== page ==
[Show abstract][Hide abstract] ABSTRACT: Nonsurgical subxiphoid pericardial access may be useful in ventricular tachycardia ablation and other electrophysiologic procedures but has a risk of right ventricular puncture.
The purpose of this study was to identify a signature pressure frequency that would help identify the pericardial space and guide access.
The study consisted of 20 patients (8 women and 12 men; mean age 59.1 +/- 14.2 years; left ventricular ejection fraction 25.2% +/- 12.2%; failed 1.8 +/- 0.5 endocardial ablations; unresponsive to 2.0 +/- 1.0 antiarrhythmic drugs; 6 ischemic cardiomyopathy, 12 nonischemic cardiomyopathy, 2 normal heart; 4 previous sternotomy) undergoing epicardial ventricular tachycardia ablation. After pericardial access was obtained, a 10Fr long sheath was used to record pressure inside the pericardium and pleural space. Pressures were analyzed using a fast Fourier transform to identify dominant frequencies in each chamber.
Mean pressures in the pleural space and the pericardium were not different (7.7 +/- 1.9 mmHg vs 7.8 +/- 0.9 mmHg, respectively). However, the pericardial space in each patient demonstrated two frequency peaks that correlated with heart rate (1.16 +/- 0.21 Hz) and respiratory rate (0.20 +/- 0.01 Hz), whereas the pleural space in each patient had a single peak correlating with respiratory rate (0.20 +/- 0.01 Hz).
The pericardial space demonstrates a signature pressure frequency that is significantly different from the surrounding space. This difference may make minimally invasive subxiphoid pericardial access safer for nonsurgeons and may have important implications for electrophysiologic procedures.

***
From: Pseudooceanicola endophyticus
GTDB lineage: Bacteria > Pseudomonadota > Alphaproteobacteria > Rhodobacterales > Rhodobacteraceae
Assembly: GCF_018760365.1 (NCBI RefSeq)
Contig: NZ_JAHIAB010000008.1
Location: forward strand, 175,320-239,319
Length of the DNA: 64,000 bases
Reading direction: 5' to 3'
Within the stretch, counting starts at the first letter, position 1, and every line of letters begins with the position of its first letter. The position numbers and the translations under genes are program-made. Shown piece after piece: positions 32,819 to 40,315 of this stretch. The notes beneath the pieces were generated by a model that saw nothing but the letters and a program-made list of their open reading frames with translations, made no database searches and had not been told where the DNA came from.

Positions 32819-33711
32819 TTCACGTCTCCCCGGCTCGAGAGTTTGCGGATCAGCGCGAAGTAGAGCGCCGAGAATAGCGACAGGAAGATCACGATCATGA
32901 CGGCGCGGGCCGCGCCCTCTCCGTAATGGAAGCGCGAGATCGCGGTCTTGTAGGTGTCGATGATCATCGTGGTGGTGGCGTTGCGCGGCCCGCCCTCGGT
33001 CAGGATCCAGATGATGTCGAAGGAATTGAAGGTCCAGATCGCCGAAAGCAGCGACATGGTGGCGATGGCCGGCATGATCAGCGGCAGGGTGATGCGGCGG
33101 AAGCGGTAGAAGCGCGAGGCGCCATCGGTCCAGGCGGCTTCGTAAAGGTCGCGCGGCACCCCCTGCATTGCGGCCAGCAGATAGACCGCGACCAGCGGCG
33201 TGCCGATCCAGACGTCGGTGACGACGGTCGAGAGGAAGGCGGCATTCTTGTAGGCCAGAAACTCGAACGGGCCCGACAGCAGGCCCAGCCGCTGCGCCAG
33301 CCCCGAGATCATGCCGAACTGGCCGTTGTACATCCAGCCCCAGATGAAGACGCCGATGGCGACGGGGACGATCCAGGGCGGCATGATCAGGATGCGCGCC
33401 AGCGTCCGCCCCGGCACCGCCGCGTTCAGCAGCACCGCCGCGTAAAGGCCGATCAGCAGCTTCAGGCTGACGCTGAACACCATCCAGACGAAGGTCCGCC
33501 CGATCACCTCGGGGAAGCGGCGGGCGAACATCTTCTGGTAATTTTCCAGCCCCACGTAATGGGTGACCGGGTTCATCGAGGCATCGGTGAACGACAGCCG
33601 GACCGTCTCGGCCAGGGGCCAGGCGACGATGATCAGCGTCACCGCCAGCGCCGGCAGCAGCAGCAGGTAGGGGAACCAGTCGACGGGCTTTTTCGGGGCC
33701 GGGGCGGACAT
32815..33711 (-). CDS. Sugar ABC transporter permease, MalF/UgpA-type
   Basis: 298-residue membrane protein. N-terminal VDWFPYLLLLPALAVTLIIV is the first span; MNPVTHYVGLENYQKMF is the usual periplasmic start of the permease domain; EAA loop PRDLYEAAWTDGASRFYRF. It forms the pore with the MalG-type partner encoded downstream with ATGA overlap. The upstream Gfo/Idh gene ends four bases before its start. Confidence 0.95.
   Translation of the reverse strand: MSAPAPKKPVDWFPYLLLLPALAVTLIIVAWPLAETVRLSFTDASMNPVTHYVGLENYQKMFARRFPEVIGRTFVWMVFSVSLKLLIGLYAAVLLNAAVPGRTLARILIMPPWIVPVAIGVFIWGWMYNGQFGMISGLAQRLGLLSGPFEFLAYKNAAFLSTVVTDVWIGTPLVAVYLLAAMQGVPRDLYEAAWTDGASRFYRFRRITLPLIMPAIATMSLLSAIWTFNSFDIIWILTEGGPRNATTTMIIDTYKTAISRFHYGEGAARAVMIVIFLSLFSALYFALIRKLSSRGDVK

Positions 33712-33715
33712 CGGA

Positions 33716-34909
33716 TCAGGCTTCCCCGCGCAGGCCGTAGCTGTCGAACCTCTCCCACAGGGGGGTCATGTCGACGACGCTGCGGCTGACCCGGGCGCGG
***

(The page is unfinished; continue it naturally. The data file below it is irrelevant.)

Heart rhythm: the official journal of the Heart Rhythm Society 05/2010; 7(5):604-9. DOI:10.1016/j.hrthm.2010.01.011 · 4.92 Impact Factor
[Show abstract][Hide abstract] ABSTRACT: Catheter ablation of atrial fibrillation is currently guided by x-ray fluoroscopy. The associated radiation risk to patients and medical staff may be significant. We report an atrial fibrillation ablation technique using intracardiac echocardiography (ICE) and electroanatomic mapping without fluoroscopy.
Twenty-one patients with atrial fibrillation (age, 42 to 73 years; 14 male; 14 paroxysmal, 7 persistent; body mass index, 26 to 38) underwent ablation. A decapolar catheter was advanced through the left subclavian vein until stable coronary sinus electrograms appeared on all electrodes. Two 9F sheaths were advanced transfemorally over a guide wire to the right atrium. A rotational ICE catheter was advanced through a deflectable sheath. Double transseptal puncture was performed with ICE guidance and facilitated by electrocautery. A 3D MRI left atrial image was registered to the ostia of the pulmonary veins using ICE. Catheter ablation was performed using ICE and electroanatomic mapping navigation. In 19 cases, no fluoroscopy was used and the staff did not wear protective lead. In 2 cases, 2 to 16 minutes of fluoroscopy was used to assist transseptal puncture. Median procedure time was 208 (188 to 221) minutes; coronary sinus cannulation took 5 (2 to 26) minutes; double transseptal took 26 (17 to 40) minutes; left atrial ablation time was 103 (90 to 127) minutes. All patients underwent circumferential pulmonary vein ablation and 8 patients underwent additional left atrial ablation. There were no procedure-related complications.
Catheter ablation of atrial fibrillation without fluoroscopy is feasible and merits further attention. This technique may be especially helpful in preventing x-ray exposure in children, pregnant women, and obese patients undergoing left atrial ablation.